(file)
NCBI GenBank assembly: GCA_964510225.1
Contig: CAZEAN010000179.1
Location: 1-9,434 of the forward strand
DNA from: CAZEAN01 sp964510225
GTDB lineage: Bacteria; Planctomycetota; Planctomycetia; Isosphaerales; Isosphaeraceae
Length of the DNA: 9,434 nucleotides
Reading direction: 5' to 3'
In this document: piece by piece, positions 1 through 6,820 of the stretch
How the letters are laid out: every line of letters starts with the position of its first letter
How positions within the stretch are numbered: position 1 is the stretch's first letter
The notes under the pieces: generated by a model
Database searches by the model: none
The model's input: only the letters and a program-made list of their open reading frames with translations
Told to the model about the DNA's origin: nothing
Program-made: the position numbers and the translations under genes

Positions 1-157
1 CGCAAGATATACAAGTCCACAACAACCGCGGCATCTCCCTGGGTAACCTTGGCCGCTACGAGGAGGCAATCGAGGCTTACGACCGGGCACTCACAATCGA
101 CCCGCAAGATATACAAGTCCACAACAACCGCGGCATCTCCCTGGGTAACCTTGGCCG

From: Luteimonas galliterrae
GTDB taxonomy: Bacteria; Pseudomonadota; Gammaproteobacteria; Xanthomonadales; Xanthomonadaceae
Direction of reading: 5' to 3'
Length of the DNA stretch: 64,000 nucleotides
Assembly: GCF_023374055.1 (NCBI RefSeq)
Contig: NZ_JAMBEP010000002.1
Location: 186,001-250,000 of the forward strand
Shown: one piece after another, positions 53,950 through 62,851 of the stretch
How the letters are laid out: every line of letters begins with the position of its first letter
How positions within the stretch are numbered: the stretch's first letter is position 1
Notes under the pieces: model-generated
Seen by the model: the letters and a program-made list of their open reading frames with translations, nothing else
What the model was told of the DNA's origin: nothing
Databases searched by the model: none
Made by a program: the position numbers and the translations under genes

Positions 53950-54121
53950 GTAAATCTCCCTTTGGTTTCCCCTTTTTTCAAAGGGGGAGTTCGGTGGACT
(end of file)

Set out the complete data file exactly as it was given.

NCBI GenBank assembly: GCA_964510225.1
Contig: CAZEAN010000179.1
Location: 1-9,434 of the forward strand
DNA from: CAZEAN01 sp964510225
GTDB lineage: Bacteria; Planctomycetota; Planctomycetia; Isosphaerales; Isosphaeraceae
Length of the DNA: 9,434 nucleotides
Reading direction: 5' to 3'
In this document: piece by piece, positions 1 through 6,820 of the stretch
How the letters are laid out: every line of letters starts with the position of its first letter
How positions within the stretch are numbered: position 1 is the stretch's first letter
The notes under the pieces: generated by a model
Database searches by the model: none
The model's input: only the letters and a program-made list of their open reading frames with translations
Told to the model about the DNA's origin: nothing
Program-made: the position numbers and the translations under genes

Positions 1-157
1 CGCAAGATATACAAGTCCACAACAACCGCGGCATCTCCCTGGGTAACCTTGGCCGCTACGAGGAGGCAATCGAGGCTTACGACCGGGCACTCACAATCGA
101 CCCGCAAGATATACAAGTCCACAACAACCGCGGCATCTCCCTGGGTAACCTTGGCCG

From: Luteimonas galliterrae
GTDB taxonomy: Bacteria; Pseudomonadota; Gammaproteobacteria; Xanthomonadales; Xanthomonadaceae
Direction of reading: 5' to 3'
Length of the DNA stretch: 64,000 nucleotides
Assembly: GCF_023374055.1 (NCBI RefSeq)
Contig: NZ_JAMBEP010000002.1
Location: 186,001-250,000 of the forward strand
Shown: one piece after another, positions 53,950 through 62,851 of the stretch
How the letters are laid out: every line of letters begins with the position of its first letter
How positions within the stretch are numbered: the stretch's first letter is position 1
Notes under the pieces: model-generated
Seen by the model: the letters and a program-made list of their open reading frames with translations, nothing else
What the model was told of the DNA's origin: nothing
Databases searched by the model: none
Made by a program: the position numbers and the translations under genes

Positions 53950-54121
53950 GTAAATCTCCCTTTGGTTTCCCCTTTTTTCAAAGGGGGAGTTCGGTGGACT